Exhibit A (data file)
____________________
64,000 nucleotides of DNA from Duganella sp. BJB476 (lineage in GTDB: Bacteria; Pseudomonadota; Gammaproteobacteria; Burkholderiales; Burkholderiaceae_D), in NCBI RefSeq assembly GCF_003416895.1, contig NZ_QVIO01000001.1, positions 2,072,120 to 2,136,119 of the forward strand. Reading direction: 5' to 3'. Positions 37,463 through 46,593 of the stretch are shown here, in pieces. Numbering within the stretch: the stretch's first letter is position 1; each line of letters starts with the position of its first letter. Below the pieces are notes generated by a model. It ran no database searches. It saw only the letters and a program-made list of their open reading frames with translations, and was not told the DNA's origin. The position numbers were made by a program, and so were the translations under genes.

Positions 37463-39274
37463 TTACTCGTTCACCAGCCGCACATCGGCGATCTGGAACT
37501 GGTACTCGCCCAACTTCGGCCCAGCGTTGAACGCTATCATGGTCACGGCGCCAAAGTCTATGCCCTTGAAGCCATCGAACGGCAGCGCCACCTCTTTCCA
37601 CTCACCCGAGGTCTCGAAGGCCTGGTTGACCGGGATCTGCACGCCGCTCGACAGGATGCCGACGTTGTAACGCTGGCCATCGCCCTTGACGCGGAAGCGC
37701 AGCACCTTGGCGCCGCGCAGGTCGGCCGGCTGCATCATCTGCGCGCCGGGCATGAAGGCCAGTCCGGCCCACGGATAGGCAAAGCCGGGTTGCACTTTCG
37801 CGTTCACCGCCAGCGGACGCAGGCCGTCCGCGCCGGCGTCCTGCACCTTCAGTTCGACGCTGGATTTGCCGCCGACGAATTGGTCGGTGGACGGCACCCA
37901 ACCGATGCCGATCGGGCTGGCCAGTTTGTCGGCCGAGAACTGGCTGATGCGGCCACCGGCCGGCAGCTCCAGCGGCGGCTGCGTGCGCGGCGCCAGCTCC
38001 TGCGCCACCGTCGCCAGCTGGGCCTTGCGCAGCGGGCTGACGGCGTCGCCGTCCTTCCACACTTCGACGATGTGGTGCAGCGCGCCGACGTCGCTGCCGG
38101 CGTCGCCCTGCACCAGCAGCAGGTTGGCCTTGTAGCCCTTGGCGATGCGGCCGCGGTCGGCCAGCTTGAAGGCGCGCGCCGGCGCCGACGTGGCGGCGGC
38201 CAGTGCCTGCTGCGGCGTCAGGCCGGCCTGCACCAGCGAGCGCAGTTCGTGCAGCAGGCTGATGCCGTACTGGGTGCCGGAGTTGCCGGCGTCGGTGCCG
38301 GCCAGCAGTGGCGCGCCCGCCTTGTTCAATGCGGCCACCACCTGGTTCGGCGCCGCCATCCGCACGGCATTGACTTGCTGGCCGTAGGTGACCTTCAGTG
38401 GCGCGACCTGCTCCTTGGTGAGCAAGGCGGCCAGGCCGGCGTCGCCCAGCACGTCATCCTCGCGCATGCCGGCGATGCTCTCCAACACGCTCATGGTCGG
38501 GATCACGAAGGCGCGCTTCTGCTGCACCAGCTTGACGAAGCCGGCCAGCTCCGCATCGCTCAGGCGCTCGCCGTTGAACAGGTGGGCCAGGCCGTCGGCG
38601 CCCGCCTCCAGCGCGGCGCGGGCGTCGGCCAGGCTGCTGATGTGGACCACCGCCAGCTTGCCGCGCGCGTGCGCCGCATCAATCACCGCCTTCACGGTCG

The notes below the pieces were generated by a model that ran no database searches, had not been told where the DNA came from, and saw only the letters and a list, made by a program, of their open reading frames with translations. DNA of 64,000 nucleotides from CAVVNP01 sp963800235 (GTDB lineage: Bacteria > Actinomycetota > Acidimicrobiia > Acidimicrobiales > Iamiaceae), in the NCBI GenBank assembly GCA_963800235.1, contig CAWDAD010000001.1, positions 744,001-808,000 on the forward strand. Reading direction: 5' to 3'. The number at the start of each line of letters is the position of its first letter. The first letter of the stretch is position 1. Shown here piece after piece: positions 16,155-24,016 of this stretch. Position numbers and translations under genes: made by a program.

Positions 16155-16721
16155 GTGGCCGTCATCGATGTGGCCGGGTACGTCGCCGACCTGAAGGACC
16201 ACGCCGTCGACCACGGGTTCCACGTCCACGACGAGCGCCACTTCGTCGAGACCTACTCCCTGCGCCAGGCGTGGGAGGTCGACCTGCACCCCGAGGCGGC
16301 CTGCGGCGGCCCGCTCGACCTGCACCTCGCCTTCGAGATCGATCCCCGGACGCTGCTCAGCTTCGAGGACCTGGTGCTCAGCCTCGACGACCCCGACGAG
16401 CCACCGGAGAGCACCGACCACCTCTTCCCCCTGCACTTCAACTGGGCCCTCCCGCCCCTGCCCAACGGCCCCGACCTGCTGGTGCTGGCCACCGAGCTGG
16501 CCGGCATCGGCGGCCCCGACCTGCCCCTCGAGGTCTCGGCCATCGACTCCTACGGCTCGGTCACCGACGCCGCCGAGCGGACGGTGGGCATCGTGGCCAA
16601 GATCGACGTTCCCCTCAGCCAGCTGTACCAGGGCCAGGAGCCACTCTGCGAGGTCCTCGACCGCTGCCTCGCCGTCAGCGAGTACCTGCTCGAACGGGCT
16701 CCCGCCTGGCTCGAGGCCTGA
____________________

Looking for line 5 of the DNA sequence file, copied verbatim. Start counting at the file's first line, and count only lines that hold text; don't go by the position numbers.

37601 CTCACCCGAGGTCTCGAAGGCCTGGTTGACCGGGATCTGCACGCCGCTCGACAGGATGCCGACGTTGTAACGCTGGCCATCGCCCTTGACGCGGAAGCGC